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While Paschke was able to survive her ordeal, she ended up moving into a nursing home in Grafton. Despite this, she was effusive with her praise for Hefta. She said, “Just a good mailman, and I can’t forget him… For the rest of my life, for as long as my memory works, I’m going to remember.”

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Actually, Josh Hefta wasn’t the only mailman to be rewarded for outstanding service in 2017. As a matter of fact, mailman Ralph Ortiz of California was honoured in June for an amazing feat of dedication: he had been a mailman in California since the 1980s.

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In his case, Ortiz was given an award by the National Safety Council for his spectacular driving record. Significantly, Ortiz had been driving his mail van for over 30 years and had never had a mishap on the road. The award is normally given out for either one million miles or three decades of driving without an avoidable accident.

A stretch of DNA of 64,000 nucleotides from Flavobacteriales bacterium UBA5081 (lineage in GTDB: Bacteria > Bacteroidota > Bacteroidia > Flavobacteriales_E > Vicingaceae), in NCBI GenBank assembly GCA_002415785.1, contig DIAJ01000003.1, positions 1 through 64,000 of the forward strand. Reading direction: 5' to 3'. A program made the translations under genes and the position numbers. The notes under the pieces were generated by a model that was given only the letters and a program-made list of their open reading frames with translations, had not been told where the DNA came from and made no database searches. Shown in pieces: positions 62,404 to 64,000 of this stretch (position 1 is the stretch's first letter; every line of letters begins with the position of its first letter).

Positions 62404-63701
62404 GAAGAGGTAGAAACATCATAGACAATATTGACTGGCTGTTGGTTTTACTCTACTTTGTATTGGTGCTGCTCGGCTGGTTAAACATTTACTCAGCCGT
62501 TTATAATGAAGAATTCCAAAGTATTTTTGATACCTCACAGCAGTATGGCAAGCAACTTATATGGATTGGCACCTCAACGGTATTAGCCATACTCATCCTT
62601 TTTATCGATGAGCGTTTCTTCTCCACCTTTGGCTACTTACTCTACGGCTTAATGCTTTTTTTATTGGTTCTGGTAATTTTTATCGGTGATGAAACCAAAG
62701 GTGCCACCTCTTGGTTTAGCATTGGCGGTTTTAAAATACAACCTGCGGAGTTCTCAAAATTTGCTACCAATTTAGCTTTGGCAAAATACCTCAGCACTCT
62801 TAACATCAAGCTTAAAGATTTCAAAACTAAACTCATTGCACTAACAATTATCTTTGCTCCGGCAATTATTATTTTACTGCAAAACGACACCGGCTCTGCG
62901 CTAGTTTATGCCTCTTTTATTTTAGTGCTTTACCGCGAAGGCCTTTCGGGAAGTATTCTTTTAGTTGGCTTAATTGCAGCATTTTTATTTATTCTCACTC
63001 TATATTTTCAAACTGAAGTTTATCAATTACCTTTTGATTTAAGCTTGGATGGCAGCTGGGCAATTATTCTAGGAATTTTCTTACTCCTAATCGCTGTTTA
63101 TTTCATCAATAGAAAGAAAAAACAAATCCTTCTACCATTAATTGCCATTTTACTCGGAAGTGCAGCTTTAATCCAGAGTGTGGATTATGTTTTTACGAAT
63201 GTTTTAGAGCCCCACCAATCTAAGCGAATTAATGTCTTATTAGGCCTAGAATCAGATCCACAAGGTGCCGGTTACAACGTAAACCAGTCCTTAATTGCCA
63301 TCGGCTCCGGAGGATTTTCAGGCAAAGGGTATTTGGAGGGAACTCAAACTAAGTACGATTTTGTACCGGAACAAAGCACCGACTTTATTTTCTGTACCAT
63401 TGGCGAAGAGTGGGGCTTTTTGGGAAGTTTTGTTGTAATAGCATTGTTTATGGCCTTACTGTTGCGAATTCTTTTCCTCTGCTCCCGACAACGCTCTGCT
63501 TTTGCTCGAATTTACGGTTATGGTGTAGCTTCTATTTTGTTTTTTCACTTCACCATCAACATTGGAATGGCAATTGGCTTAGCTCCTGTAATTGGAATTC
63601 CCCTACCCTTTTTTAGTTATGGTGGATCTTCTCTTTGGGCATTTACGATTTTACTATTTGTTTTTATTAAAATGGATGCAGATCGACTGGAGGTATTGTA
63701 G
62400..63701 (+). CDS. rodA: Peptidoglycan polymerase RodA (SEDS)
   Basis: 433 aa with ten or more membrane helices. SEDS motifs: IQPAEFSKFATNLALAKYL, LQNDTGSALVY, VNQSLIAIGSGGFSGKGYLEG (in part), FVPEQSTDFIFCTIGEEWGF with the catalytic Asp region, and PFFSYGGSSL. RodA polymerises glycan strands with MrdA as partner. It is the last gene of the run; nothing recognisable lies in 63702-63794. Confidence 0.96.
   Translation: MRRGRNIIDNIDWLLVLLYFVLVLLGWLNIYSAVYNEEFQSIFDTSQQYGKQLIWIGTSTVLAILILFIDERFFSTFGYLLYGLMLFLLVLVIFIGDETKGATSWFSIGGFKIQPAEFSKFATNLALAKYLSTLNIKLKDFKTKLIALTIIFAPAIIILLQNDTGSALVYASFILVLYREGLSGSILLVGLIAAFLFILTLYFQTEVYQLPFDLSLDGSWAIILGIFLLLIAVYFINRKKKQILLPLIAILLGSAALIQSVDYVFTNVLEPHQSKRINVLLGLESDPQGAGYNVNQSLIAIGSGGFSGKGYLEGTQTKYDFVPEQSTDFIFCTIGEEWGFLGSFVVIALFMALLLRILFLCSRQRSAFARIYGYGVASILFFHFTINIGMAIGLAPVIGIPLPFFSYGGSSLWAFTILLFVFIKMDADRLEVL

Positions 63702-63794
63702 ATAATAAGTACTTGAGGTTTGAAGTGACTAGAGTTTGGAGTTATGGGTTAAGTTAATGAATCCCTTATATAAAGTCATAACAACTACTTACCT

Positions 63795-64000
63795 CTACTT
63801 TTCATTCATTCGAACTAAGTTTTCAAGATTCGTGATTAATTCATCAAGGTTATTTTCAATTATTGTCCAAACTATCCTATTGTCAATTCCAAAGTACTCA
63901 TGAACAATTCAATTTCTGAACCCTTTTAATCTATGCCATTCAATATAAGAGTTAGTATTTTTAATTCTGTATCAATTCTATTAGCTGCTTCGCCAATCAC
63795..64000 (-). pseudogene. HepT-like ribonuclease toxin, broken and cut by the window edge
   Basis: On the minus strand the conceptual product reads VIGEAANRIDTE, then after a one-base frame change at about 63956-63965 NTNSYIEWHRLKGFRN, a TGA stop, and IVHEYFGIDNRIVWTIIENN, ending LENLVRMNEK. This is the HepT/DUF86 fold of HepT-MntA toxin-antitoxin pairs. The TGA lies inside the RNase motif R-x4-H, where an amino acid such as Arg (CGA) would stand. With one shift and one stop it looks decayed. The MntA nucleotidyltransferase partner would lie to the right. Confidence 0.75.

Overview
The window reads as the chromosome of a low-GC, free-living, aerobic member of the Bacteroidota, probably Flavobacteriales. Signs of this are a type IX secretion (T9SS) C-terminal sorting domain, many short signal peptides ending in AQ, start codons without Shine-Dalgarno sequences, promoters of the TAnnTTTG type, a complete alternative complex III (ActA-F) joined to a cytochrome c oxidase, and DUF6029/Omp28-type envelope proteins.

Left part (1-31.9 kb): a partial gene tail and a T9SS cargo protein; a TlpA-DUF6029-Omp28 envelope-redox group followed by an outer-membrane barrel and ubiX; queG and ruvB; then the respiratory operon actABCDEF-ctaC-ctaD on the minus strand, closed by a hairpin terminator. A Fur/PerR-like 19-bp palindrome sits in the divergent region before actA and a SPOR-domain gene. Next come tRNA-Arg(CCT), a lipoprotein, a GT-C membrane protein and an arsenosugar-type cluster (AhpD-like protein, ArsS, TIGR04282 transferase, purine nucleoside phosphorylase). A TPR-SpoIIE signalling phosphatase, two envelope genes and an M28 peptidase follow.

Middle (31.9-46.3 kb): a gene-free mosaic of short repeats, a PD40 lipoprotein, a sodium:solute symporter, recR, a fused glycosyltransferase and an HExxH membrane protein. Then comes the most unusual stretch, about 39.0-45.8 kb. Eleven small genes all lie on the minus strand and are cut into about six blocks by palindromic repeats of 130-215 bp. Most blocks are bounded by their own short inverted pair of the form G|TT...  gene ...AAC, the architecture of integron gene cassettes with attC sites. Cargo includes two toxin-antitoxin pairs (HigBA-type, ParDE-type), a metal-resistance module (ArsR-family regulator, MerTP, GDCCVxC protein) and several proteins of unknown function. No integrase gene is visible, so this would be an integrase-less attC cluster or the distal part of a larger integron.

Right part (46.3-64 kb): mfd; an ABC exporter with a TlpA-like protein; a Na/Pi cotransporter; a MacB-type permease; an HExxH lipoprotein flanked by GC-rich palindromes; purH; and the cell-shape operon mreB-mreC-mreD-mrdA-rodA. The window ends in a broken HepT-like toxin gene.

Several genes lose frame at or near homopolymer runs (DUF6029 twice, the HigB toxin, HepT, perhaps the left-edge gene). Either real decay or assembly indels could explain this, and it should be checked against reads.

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Actually, Ralph Ortiz managed to drive the equivalent of 40 times around the world, never once getting into an automotive scrape. However, that was not the only impressive thing about the incredible achievement. In fact, he racked up the distance without ever leaving Montebello, California.

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Indeed, it was an honor for Ortiz to receive the prestigious award, which included an engraved plaque and even a lettered jacket. According to Ortiz, “I never actually wore a letterman’s jacket [in high school]. I never got to even keep a letter. I gave them all away.”

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Ultimately, his driving feat is unlikely to be matched by many people. The 61-year-old claimed that he was only able to reach a million miles by being vigilant at all times when at the wheel. Additionally, he always tried to anticipate the actions of other drivers.